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Listening to the locals: New data shows how to bring public transit back during COVID-19.

  •   3 min read

A recent survey of Pittsburgh residents makes the answer clear: an on-demand option can help the Steel City reach its full transit potential.

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There’s been a lot of talk about declining public transit ridership across the United States — specifically, the 5% overall dip in ridership over the past decade. While there’s surely been cause for concern in most major US cities, there’s one city that’s seemingly been doing everything right: Pittsburgh, Pennsylvania.

Pittsburgh’s transit agency, Port Authority of Allegheny County (PAAC), is the 26th largest in the US, and yet it maintains an enviable trait for mid-sized cities across the country. PAAC has successfully subverted the country’s downward transit trends by consistently upping its ridership numbers over the past few years. In 2018, while the US saw a 1.8% decrease in public transit ridership, PAAC saw an increase of almost 2%. 

But not even the best transit planners and operators could have foreseen the devastation of COVID-19, and Pittsburgh, unfortunately, has not been immune. In March and April, PAAC experienced 80% fewer passengers than the same months in 2019, and in October, bus ridership and light rail ridership still measured 68% and 78% lower than a year prior, respectively.

With some light-touch, tech-enabled enhancements, PAAC can accelerate a return to pre-COVID demand levels.

Yet the transit authority’s newly-released NexTransit Existing Conditions Report indicates that the same inventive thinking that has kept PAAC at the top of its game for so long might also be the key for ridership to bounce back. The report shows transit leaders thinking seriously about the potential for microtransit and other TransitTech innovations to extend their reach and improve service for riders. As the authors note, this could be through simply adopting on-demand planning and routing software, investing in a turnkey operational and technological solution, or something in between.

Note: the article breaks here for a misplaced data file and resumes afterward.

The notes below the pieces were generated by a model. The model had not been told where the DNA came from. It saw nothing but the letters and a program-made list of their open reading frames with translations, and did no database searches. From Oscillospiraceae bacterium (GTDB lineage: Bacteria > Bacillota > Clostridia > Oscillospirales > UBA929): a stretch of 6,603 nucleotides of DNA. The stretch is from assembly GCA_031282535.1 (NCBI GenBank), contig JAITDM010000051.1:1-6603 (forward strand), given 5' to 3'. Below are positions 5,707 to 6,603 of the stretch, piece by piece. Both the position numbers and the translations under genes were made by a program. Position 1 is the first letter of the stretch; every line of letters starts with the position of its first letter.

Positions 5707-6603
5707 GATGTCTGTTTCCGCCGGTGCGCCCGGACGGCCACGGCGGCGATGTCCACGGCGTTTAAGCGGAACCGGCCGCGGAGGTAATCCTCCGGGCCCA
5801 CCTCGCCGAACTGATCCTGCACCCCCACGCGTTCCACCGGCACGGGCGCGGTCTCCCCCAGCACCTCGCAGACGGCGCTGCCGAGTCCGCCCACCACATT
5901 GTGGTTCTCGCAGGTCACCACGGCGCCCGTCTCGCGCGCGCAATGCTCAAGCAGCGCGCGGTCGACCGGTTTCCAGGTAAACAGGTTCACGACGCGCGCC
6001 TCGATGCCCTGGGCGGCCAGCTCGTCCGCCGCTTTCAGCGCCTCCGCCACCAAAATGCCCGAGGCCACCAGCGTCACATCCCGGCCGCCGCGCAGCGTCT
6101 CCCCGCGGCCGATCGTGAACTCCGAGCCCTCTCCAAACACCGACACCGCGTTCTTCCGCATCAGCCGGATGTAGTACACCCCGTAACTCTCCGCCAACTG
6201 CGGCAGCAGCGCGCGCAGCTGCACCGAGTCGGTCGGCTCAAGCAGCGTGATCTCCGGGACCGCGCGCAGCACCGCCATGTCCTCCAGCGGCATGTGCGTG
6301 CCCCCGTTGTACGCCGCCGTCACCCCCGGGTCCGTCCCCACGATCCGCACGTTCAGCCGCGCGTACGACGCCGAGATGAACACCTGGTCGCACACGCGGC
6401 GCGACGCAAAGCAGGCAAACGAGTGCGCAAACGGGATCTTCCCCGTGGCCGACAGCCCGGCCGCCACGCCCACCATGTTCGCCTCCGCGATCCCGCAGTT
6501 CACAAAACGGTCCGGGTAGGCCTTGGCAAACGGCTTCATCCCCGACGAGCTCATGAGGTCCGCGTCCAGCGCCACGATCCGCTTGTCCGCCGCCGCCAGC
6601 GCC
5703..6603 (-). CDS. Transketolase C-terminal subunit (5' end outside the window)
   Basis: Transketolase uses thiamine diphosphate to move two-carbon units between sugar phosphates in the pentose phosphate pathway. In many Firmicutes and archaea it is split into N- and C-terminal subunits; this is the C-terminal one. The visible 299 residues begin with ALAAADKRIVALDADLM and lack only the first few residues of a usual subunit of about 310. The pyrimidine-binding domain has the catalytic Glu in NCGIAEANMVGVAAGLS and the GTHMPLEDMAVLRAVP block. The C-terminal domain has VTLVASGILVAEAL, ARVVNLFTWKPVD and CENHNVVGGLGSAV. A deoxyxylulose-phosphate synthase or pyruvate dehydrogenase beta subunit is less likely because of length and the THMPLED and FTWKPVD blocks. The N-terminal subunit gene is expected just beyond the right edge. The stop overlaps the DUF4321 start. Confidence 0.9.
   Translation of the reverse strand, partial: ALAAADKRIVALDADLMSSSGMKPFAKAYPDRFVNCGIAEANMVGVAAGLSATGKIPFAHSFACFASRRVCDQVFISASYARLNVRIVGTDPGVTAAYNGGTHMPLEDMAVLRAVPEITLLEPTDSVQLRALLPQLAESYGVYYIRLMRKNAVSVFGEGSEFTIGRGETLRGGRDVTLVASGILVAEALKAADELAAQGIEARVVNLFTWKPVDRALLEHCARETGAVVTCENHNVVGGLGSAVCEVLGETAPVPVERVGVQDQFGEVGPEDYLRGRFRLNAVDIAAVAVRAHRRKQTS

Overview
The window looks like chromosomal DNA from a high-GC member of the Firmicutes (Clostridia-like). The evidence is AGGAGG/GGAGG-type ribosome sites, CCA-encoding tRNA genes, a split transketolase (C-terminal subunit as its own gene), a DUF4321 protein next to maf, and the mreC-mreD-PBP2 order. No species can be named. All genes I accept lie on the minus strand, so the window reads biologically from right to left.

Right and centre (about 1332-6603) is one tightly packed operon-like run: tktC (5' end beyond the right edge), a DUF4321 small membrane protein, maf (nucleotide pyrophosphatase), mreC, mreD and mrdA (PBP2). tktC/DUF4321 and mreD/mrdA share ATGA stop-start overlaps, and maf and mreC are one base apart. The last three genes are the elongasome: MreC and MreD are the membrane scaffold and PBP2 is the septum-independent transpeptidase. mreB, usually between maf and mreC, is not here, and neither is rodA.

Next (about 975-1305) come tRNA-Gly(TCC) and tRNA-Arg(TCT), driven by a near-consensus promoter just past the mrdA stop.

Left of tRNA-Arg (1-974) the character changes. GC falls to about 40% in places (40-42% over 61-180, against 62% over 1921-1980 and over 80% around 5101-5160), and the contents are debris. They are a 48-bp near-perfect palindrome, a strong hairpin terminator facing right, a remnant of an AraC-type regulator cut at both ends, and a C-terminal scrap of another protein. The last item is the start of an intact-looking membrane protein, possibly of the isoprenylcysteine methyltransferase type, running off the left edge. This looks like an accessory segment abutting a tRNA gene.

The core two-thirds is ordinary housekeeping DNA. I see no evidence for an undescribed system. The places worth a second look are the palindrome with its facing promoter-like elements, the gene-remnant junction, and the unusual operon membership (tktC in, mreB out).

But in the age of COVID-19, could this still be the solution to growing transit ridership in Pennsylvania’s second largest city? In October 2020, we conducted a survey of 150 Pittsburgh residents, hoping to understand attitudes towards public transit — including how likely residents would be to start using public transportation if it got an upgrade. We found that, with some light-touch, tech-enabled enhancements, PAAC can accelerate a return to pre-COVID demand levels in the short-term and, as consumer preferences continue to lean towards increased convenience, even exceed these levels in the long-term.

How Pittsburgh moves.

The vast majority of survey respondents report that, for the last trip they took, they reached their destination by driving alone (66.67%). Only 5.33% of respondents report taking public transit, fewer than those who opted for an Uber, Lyft, or other private rideshare option instead (6%). 

In short, nearly three quarters of respondents prefer traveling in a single-occupancy vehicle.

We then asked participants how likely they’d be to take existing public transportation for their next trip, on a scale of zero (not at all likely) to 10 (extremely likely). From the graph below, it’s clear that the majority of respondents don’t currently see a reason to choose their city’s transit over other transportation options.

That’s when we introduced the idea of a newer, better public transportation option — one that’s seeing tremendous growth in cities like Arlington, Sacramento, and even Sydney. We described this hypothetical service as one where passengers never had to walk for more than two minutes to catch a ride, were guaranteed wait times of under 10 minutes, and could reserve a socially-distanced seat: All of which are key features of on-demand microtransit

Pittsburghers want a better ride.

With these tech-enabled improvements, 15% more respondents reported a high likelihood of taking transit for their next trip. Meanwhile, 16% fewer respondents reported a low likelihood of choosing transit, once these new improvements were taken into account. 

But who exactly would this better transit option serve? From a sustainability and traffic congestion perspective, it’s much more meaningful to pull people out of private vehicles than it is to reduce, say, biking. And when it comes to transit equity and access to resources, cities have an opportunity to focus on giving people options besides walking, which can be incredibly time-consuming and restrictive for those with limited mobility. 

We found that those who walked for their most recent trip show the greatest increase in likelihood of using this improved public transit option, compared to existing transit. We also see a significant increase for those who carpooled and for the two-thirds of respondents who drove alone.

A better future for the Burgh.

It’s simple: Port Authority deserves a technology partner that will help it shine, despite the challenges of COVID-19. By integrating tech-enabled, on-demand option into its service offerings, PAAC will unlock greater ridership and growth potential, even in the midst of the pandemic

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